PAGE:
Give your patient a glimmer of hope, please


white flowersDuring my son’s illness … paranoid schizophrenia; we met up with many psychiatrists at the various hospitals and I always felt that both my son and I were being judged. I’d been under the impression that their job was to make their patient feel safe and comfortable even though this is not an easy task.

When his psychiatrist came late for an appointment at the hospital, my son felt that his wellbeing was unimportant to the doctor. Of course there are times when a doctor cannot help being delayed, but it’s not as if he/she was called regularly to the operating theater to perform emergency surgery.

It was so difficult to make contact with my son’s psychiatrist during the many emergencies that had a habit of occurring during weekends or public holidays. So, instead of getting good advice on the phone, we had to take our son to the hospital, and if our son did not comply with the orderly on duty, another one, brandishing a syringe would creep up from behind and deliver a shot into my son’s butt. If we had decided not to take him to the hospital, what could we have done at home? He was tall, strong, and on occasion, frightening. On one occasion, a psychiatrist let slip that the staff had been warned to walk behind my son at all times, yet, they sent him home for weekends to our family consisting of teenage daughters, my husband and myself. A catch-22 situation if I ever saw one. So, what did we do? My husband used his sense of humor whenever possible, and it often worked. I was less able to do this.

At medical school, psychiatrists and psychologists are taught to be ‘rather aloof’ – the only word that comes to mind – well, that doesn’t work for their patients or for their parents. When my son needed to feel that he was human after all, aloofness made him feel alone, lonely and neglected at the very time when he needed to be shown that he was human after all. Can you imagine how it must feel to lose your mind – your sanity?  I can’t.   What am I suggesting? ….I am suggesting that the doctor take care to use an empathetic tone of voice, that the doctor consider putting a hand on his patient’s arm when he is in indescribable distress and most important of all, that the doctor leave any remnant of an argument he/she might have had with a family member before leaving for the hospital. We all  know that  personal issues should never influence professional attitudes. Easier said than done? Yes, I know that. I also know that psychiatrists are only human. BUT, you chose this profession, not me.

Doctor, if your patient is suicidal, this is not an unusual occurrence for you, but, it is to his/her parents so please be generous with empathy when imparting this information to his/her parents. Those parents are going through their own kind of hell due to their child’s mental illness and need tender loving care desperately. My son needed to feel that he was in a safe, friendly environment. Instead, it was frightening.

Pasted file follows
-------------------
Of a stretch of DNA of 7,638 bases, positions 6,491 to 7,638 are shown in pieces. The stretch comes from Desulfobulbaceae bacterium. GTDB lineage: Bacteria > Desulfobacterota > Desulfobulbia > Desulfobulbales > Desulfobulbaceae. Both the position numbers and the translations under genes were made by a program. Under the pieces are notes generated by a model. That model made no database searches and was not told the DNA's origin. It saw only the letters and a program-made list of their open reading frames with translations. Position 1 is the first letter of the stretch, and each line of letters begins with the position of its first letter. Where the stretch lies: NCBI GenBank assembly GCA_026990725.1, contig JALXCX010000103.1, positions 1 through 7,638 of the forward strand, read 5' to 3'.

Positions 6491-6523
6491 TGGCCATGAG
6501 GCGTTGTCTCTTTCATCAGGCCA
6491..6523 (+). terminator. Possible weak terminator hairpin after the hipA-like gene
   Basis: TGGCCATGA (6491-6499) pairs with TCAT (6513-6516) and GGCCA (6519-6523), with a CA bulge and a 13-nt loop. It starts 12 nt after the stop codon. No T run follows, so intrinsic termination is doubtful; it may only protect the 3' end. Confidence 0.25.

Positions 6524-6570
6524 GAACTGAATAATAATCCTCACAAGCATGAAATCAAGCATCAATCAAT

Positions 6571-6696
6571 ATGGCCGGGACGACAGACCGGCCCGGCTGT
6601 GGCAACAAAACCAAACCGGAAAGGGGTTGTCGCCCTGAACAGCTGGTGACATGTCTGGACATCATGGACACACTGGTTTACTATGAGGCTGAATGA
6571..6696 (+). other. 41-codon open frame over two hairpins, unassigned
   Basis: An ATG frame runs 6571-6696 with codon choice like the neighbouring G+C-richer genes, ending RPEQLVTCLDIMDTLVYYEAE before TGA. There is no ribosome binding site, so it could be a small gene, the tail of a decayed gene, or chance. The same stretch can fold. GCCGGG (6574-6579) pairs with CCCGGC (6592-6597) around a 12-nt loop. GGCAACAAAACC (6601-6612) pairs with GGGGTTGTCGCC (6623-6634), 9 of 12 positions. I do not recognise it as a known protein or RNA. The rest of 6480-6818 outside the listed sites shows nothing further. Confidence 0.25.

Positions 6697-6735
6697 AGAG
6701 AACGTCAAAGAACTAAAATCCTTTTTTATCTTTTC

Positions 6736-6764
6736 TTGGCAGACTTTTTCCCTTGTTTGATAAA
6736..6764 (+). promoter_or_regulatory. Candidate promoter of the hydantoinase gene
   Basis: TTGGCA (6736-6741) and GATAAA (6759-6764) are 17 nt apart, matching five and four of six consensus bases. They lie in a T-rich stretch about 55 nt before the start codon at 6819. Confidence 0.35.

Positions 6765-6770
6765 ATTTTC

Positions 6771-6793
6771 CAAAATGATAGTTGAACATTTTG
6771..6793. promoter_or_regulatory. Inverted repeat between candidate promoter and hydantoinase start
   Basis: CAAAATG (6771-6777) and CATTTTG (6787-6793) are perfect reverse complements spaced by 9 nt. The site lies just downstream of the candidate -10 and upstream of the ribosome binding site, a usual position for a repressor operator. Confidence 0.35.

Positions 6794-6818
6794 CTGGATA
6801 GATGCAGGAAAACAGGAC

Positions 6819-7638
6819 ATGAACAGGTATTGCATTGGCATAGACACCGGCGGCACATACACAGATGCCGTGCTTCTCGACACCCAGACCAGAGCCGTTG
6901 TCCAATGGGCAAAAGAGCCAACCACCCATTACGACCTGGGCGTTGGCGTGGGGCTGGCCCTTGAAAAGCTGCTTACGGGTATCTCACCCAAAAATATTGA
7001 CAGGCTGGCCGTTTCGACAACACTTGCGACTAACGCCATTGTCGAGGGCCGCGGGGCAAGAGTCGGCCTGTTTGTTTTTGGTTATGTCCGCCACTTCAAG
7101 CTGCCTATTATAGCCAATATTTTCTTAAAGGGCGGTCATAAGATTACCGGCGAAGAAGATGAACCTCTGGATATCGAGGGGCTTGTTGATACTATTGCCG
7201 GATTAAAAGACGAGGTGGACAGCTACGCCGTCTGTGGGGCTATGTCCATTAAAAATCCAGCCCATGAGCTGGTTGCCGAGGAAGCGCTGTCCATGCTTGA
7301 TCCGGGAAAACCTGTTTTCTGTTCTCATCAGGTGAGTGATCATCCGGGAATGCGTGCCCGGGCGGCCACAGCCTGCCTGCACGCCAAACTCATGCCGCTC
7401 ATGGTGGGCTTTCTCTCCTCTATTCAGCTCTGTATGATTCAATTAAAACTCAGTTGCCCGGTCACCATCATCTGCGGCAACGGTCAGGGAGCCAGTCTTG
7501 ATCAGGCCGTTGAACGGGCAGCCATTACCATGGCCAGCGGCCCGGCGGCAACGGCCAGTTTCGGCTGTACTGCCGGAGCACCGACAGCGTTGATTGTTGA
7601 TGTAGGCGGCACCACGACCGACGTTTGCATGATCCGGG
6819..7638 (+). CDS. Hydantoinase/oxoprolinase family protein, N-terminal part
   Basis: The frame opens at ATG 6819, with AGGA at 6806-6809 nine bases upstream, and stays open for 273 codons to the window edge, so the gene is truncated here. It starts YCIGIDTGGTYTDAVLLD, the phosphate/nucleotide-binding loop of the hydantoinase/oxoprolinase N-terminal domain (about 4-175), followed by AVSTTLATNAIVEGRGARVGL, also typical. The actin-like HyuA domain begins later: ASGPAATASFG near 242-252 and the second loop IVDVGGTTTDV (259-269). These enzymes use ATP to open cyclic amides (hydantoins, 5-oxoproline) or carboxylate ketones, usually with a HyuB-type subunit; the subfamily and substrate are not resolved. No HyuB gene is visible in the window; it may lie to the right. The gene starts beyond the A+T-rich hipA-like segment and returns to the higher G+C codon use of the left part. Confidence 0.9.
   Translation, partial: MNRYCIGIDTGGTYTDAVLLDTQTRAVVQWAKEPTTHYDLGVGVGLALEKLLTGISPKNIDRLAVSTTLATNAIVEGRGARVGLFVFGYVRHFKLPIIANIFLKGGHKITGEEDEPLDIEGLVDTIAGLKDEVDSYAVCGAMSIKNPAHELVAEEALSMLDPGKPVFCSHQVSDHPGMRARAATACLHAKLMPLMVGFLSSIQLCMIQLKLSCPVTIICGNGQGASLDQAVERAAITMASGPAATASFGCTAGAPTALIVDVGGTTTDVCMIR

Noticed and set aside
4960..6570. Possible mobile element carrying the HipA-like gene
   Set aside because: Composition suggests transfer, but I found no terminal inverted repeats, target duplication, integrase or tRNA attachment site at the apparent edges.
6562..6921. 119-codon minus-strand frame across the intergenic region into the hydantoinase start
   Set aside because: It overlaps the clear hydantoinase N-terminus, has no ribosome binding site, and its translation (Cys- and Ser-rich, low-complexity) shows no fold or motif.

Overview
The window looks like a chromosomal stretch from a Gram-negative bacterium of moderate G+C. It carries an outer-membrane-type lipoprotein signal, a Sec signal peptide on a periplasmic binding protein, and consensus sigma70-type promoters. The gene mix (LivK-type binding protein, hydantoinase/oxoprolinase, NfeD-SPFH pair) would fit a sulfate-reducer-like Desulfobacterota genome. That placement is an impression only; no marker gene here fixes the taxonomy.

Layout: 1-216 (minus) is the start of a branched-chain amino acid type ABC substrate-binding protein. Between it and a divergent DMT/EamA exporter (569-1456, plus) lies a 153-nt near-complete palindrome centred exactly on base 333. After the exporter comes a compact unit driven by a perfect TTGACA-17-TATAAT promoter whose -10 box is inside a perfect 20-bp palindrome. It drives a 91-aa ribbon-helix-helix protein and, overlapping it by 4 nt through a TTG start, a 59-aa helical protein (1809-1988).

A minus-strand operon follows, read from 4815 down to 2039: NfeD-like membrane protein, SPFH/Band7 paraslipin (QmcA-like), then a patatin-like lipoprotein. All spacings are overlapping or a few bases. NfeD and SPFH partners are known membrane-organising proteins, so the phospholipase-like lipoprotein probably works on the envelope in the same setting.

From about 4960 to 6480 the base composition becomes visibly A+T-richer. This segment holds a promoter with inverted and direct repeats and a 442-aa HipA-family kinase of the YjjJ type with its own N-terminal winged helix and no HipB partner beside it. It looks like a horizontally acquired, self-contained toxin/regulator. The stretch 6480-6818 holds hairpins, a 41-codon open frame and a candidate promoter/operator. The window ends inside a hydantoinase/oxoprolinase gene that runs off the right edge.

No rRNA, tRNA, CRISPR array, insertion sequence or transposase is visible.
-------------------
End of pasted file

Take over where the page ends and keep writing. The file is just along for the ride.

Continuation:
The patient needs to be informed about any side effects caused by the heavy meds prescribed and if he/she asks about the side effects to their sexuality, the subject should not be avoided.

As parents don’t have the emotional energy to do so, it would be so helpful to help fight the stigma associated with mental illness. You have the wherewithal if you choose to do so.

Last, but not least, give your patients a glimmer of hope p l e a s e.  Nobody can live without hope.

                               

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5 thoughts on “Give your patient a glimmer of hope, please

  1. Sara Jacobovici

    Jill, you have spoken volumes, literally. You have also done something that is very rarely done and very difficult to do; you presented the complexity from all sides; many sides that often people choose not to look at or address directly. Everything you are suggesting and requesting is reasonable, in spite of too many rationalizations as to why it wouldn’t be possible to offer what you have asked for. Again, all the power to you for not allowing past experience to silence your on-going commitment to keep asking and to keep expecting. I also just want to make sure that I do acknowledge the few mental health practitioners who have been able to respond and relate to humans who are suffering and their families as humans who are in it for the right reasons. Let’s hope your numbers grow!

    Reply
  2. Elaine

    I was touched by your post today. I cannot imagine what you and your family went through with little support from doctors and medical staff. Your story, and advice is invaluable to others who may be going through the same experiences, Everyone needs empathy, the patient and the family, but most importantly we all need hope. Thank you for sharing with such honesty.

    Reply
  3. sheridegrom - From the literary and legislative trenches.

    Jill – Hello my friend. Your description above is one of the most perfect (if anything can be perfect in this terrible world of mental health we exist in each and every day). I’ve often thought if a doctor or a nurse or even an orderly would use a different tone of voice in speaking with Tom, it would have gone a long way in helping him feel safe and comfortable in his environment. You are so spot on with your observations.
    Do you have special plans for Christmas. My wish, of course, is that you are surrounded by those that love and care for you and once again will find joy in your heart. Know that I love you. Sheri

    Reply

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